One of the consistent aspects of the Apostlic Fathers that bears considerable scrutiny is the nearly universally negative portrayal of Jews and Judaism in them . At times this portrayal is somewhat crude and at times it is relatively seriously done, and here in the Marytrdom of Polycarp we have another interesting look at the portrayal of Jews that has its own distinctive flavors of negative portrayal. Given that the Martyrdom is a short text, it is possible without any trouble to organize our argument by providing what the text says about Jews and then discussing the nature of this negative portrayal and what it means. What is the author seeking to prove by painting Jews in a negative light? What is the nature of the extreme competition faced between these two marginalized religions during the time when the Martyrdom of Polycarp was written in the middle 2nd Century AD? These are the sorts of questions it is worthwhile to ask even if they cannot be definitively answered.
The first mention of something relating to Judaism comes early in the document when the author notes “that day [of Polycarp’s martyrdom] was a Greater Sabbath; and Herod, the Police Commissioner, accompanied by his father Nicetas, came out to meet him (127).” There is some question as to what is meant by a Greater Sabbath here. Several options are available. For one, it is possible that the Sabbath was a High Day, which means that the author is aware of the distinction made between the normal Sabbath and the Holy Days. Alternatively, it could be a weekly Sabbath on which there was a Holy Day simultaneously, as frequently occurs. In either case, the reference was one that suggests that the Sabbath remained important to the audience of the text. It is quite possible that this recognition of the Sabbath reflects the worship practice of the author and his associates, for we know Polycarp from ancient history to have been deeply interested in the Holy Days and their proper observance, such that he was willing to oppose the self-important bishop of Rome in order to defend the 14th of Nissan as being the proper occasion to celebrate the Passover. It is quite possible that this reference speaks to some Sabbatarianism remaining in the Christianity of Polycarp’s time in Smyrna and neighboring congregations to whom this document was written.
The next reference in the text relating to Judaism comes when the author makes a sideways remark about the eagerness of Jews to participate in the persecution of Christians: “It was all done in less time than it takes to tell. In a moment the crowd had collected faggots and kindling from the workshops and baths; the Jews, as usual, being well to the fore with their help (129).” One wonders why the Jews were so eager to persecute Christians, as this appears to have been a pattern. Perhaps the writer (and other Christians of the time) had certain expectations of Jews being willing to stand by them as fellow unpopular monotheists in a world where polytheism was common and indeed enforced by the state (in terms of making oaths to the emperor as a god). Yet these expectations were not met, because the Jews appeared to be quite willing to see in the persecution of Christians a chance for someone else besides them to be persecuted for a change. This would have momentous negative consequences, as we will shortly discuss.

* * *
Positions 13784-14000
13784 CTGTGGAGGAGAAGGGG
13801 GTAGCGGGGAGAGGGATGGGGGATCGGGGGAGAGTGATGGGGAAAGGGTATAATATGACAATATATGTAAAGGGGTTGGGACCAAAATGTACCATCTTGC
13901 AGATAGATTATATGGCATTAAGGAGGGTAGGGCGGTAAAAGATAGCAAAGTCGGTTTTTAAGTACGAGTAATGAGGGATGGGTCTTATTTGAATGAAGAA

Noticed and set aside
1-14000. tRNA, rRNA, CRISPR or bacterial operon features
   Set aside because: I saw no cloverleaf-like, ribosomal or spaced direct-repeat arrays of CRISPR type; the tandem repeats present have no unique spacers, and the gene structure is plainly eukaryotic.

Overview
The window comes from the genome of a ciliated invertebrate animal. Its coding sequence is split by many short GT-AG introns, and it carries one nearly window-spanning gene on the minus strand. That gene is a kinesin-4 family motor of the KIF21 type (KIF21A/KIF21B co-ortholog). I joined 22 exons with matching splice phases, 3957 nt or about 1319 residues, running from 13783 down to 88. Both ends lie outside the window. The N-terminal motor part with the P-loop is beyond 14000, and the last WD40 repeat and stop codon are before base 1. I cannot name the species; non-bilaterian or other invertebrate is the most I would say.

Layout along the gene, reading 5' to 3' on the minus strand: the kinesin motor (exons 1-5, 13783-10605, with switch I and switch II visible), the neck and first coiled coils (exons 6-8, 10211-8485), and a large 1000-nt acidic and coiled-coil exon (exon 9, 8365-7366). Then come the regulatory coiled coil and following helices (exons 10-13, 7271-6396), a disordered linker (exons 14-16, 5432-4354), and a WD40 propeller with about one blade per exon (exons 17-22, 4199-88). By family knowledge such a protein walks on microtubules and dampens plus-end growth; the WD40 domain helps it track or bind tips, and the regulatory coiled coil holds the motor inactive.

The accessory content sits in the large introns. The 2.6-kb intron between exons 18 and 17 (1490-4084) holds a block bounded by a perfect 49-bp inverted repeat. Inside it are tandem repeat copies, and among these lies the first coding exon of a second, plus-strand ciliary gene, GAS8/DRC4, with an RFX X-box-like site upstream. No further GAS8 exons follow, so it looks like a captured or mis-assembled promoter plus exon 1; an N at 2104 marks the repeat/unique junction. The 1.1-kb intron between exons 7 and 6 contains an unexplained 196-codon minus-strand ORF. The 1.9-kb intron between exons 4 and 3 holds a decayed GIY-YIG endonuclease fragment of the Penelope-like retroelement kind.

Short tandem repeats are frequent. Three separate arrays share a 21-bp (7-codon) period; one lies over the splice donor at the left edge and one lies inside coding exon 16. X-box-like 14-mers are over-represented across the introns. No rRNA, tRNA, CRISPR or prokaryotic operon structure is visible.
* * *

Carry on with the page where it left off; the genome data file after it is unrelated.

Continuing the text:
The third and final reference to the Jews contains more references to the bad relationship that existed between adherents of the two faiths as recorded by the author of the Martyrdom of Polycarp: “However, when the centurion saw that the Jews were spoiling for a quarrel, he had the body fetched out publicly, as is their custom, and burnt. So, after all, we did gather up his bones – more precious to use than jewels, and finer than pure gold – and we laid them to rest in a spot suitable for the purpose (131).” Here we see that the author associates the Jews with trouble and wanting to stir up quarrels even when it comes to the dead body of a martyred Christian leader. Again, one wonders what sort of trouble was stirred up, and why it was that the Jews were seeking to make themselves that conspicuous in causing difficulties for Polycarp’s congregants even after Polycarp had been put to death. Unfortunately, the text does not give the details about what trouble the Jews were causing, only that it was repeatedly noticeable to the Christians in Smyrna and that it was resented by the Christians and that some of the Romans themselves appeared to be sensitive to it as well.
There were, as we may note, some serious consequences to the bad blood between Christians and Jews in the early centuries of Christianity. For one, it was perhaps inevitable that there would be some disagreement given the origin of Christianity within Second Temple Judaism and the disputes between the two faiths over such issues as the Sabbath and law. But the fact that Jews actively stirred up trouble for Christians was to have immensely negative consequences for Jews themselves, not least in the fact that this bad blood would be remembered and returned with interest when Christians were the ones in charge and it was the Jews who were facing persecution. Likewise, the bad blood between Christians and Jews would make it increasingly difficult for either faith to recognize what it had lost in trying to reject everything that came from the other faith. As Jews increased their devotion to salvation by works even after the destruction of the temple and Christians became heavily influenced by antinomianism and especially a hostile to distinctively Jewish elements like the Sabbath, one wonders if the joy that could be had by cheering on the suffering of one’s rivals was really worth what was lost in not having at least some positive feelings about fellow monotheists under societal pressure in the Roman Empire.
 See, for example: